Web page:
Formaldehyde: The constant exposure to formaldehyde leads to an array of health hazards – click here for the run-down. 

What materials are non-toxic mattresses made of?

Non-toxic mattresses often contain a combination of natural, organic materials, and should have the certifications to prove it. Some safe mattresses include:

100% natural latex: Latex is a renewable material made from rubber tree sap, and unlike polyurethane, latex is less likely to emit high levels of VOCs. It is also highly resistant to mold and dust mites, and is more durable than petroleum-based foam. Natural latex mattresses are increasingly easy to find at reasonable prices.

Organic Cotton: Organic cotton is grown in untreated fields without pesticides, and we use it for covers on all of our pillows, plus our kids pillows and mattresses.

New Zealand Wool: A natural and sustainable material, the benefits of wool are endless. It wicks away moisture, acts as a natural fire barrier, and regulates body temperature, keeping you cool when it’s hot and vice versa.

Silk + Cashmere blend: This blend helps regulate temperature by keeping your mattress breathable, and also repels moisture to prevent mold and mildew.

Woven Silica Sand Layer: Specifically designed for fire protection, silica sand layers stop flames without the need of harmful chemicals.

What should I look for when purchasing a mattress?

 
Good certifications to look for:
  • CertiPUR-US: For this certification, the mattress must be made without ozone depleters, PBDEs, TDCPP or TCEP (“Tris”) flame retardants, without mercury, lead and heavy metals, formaldehyde, and low VOC emissions for indoor air quality (less than 0.5 parts per million).
  • Global Organic Textile Standard, or GOTS: In order to receive GOTS certification, the mattress cannot be made of polyurethane foam or contain a number of hazardous chemicals. Look for the Global Organic Latex Standard, or GOLS certification for organic latex.

What about mattress and pillow covers?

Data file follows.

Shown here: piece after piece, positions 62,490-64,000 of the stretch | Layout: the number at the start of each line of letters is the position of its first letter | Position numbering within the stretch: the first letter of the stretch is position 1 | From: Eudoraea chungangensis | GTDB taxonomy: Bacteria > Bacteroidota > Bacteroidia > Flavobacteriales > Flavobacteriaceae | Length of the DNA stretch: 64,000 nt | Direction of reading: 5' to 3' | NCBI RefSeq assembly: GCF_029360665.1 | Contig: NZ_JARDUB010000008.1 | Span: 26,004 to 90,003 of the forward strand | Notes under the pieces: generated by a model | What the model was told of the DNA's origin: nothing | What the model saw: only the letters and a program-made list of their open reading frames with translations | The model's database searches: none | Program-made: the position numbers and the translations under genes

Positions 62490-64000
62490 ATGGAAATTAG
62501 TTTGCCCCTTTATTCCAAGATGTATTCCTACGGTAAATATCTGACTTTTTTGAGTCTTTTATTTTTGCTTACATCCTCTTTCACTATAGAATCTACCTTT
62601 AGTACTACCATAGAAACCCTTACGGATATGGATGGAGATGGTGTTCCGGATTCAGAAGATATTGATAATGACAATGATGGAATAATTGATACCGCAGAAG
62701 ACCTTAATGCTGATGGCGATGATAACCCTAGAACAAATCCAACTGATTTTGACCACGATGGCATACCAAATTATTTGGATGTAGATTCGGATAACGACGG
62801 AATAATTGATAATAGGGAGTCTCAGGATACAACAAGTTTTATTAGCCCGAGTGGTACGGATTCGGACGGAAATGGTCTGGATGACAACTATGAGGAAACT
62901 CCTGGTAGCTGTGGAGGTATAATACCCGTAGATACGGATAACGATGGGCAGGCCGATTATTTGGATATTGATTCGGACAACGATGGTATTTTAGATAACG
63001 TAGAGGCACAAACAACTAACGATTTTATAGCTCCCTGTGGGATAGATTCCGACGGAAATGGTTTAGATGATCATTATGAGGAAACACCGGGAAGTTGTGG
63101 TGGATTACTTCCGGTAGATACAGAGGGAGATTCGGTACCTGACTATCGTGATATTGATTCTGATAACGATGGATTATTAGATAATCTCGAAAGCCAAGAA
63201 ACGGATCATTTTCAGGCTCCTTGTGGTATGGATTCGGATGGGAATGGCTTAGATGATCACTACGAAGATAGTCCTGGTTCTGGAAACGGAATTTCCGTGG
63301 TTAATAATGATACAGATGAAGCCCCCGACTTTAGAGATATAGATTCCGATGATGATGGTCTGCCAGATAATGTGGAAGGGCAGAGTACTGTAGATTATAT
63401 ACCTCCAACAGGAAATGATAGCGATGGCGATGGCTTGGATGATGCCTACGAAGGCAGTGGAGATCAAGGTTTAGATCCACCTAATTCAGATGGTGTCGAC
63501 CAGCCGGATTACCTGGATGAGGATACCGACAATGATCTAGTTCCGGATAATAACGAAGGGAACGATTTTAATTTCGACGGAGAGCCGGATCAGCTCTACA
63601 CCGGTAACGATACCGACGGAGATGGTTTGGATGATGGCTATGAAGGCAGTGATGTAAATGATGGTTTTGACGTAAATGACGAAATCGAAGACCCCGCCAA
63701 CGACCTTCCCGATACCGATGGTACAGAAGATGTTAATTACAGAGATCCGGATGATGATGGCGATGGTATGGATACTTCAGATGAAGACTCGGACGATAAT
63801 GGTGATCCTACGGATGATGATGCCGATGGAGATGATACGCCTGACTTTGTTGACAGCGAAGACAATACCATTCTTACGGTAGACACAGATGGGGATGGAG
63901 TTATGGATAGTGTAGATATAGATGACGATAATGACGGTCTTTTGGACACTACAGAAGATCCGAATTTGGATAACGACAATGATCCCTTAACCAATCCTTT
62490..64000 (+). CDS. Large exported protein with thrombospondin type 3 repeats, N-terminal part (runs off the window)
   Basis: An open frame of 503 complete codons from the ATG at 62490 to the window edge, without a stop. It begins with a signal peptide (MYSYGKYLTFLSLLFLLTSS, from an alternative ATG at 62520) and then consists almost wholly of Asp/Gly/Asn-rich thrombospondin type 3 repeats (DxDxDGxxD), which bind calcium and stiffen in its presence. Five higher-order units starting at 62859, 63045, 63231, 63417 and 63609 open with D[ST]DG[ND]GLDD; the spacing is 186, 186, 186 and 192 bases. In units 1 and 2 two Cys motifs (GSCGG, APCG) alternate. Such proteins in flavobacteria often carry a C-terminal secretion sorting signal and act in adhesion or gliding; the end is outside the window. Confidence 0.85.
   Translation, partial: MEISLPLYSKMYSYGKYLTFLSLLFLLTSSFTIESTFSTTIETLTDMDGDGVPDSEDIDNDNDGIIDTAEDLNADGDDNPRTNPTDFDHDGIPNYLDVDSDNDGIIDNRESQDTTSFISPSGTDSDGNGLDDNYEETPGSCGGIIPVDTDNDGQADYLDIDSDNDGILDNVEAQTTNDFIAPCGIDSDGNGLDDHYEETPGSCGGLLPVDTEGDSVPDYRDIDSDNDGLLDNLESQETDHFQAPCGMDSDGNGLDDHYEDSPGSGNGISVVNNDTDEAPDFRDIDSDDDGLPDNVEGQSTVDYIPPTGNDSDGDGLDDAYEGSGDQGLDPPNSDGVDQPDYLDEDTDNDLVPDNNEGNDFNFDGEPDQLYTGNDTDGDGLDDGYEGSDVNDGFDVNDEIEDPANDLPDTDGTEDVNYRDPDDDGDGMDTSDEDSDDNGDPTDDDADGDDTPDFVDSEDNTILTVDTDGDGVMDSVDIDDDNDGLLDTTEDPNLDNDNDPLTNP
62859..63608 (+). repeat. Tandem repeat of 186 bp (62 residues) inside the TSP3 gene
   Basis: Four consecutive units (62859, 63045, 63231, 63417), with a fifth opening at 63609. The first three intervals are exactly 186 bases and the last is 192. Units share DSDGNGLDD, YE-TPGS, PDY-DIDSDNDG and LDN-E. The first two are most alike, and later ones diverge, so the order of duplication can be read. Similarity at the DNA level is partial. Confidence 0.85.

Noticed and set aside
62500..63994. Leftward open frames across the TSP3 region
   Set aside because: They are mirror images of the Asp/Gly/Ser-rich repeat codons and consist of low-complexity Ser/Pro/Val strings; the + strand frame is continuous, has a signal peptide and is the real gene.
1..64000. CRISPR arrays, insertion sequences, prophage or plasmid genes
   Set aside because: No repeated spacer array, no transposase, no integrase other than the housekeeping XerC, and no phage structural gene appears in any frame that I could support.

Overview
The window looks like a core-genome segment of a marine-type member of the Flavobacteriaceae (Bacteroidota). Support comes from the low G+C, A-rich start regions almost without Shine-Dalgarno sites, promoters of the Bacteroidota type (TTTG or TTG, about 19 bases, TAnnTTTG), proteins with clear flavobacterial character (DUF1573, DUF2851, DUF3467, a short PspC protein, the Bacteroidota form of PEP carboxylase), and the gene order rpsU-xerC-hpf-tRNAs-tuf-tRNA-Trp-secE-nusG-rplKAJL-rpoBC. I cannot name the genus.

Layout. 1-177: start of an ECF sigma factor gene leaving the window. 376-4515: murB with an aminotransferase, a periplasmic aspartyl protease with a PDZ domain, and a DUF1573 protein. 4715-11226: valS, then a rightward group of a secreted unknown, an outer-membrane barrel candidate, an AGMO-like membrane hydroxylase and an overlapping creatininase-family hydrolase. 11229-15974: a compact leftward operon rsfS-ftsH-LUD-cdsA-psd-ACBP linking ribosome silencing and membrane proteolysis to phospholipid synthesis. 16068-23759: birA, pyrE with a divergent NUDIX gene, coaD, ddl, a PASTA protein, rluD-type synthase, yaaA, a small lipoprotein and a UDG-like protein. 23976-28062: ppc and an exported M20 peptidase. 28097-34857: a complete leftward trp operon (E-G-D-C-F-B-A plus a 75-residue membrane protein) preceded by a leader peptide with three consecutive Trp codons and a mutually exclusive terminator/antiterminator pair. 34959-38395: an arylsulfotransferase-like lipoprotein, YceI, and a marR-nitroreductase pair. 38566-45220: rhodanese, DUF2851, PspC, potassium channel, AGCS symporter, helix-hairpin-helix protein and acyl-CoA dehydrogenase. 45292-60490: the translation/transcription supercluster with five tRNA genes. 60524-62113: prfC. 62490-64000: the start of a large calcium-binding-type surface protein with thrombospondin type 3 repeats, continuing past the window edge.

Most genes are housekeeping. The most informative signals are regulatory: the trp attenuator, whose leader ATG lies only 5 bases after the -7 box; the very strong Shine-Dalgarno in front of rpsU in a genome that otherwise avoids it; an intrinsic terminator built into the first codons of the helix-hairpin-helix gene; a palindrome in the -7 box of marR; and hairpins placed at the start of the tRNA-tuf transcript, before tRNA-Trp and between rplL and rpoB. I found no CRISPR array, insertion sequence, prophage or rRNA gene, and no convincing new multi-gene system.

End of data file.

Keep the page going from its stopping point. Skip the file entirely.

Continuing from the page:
Mattresses and covers that are made of PVC or vinyl tend to emit high amounts of of phthalates, aka those highly-absorbable chemicals that affect the reproductive system. When choosing a mattress cover, opt for a waterproof mattress cover made of polyurethane laminate, or PUL, fabric or polyethylene.

The verdict: what you sleep on matters, a lot. 

As our living environments becomes more toxic, shifting our attention to with what we put in, on, or near our bodies has become significantly more important. It’s always a good rule of thumb to focus on things that you use frequently, and your bed and sleeping environment are no exception. Sleeping in an environment that promotes detoxification will make a drastic improvement in your long-term health. In my opinion, it’s worth the health investment to consciously purchase a non-toxic mattress for you and your family to ensure a safe sleeping environment that promotes detox rather than re-tox.

The Hive

Comments +

Leave a Reply

Your email address will not be published.

Editor’s Note: This article contains affiliate links. The Hive uses commission from our affiliate advertisers (not from you) to fund operations of the business. 

FILED UNDER

SHARE ON:

Join The Hive

We're not a fan of spam.
Sign up to get your once-weekly update on the latest news, articles, and some exclusives.  

get thE LATEST BUZZ &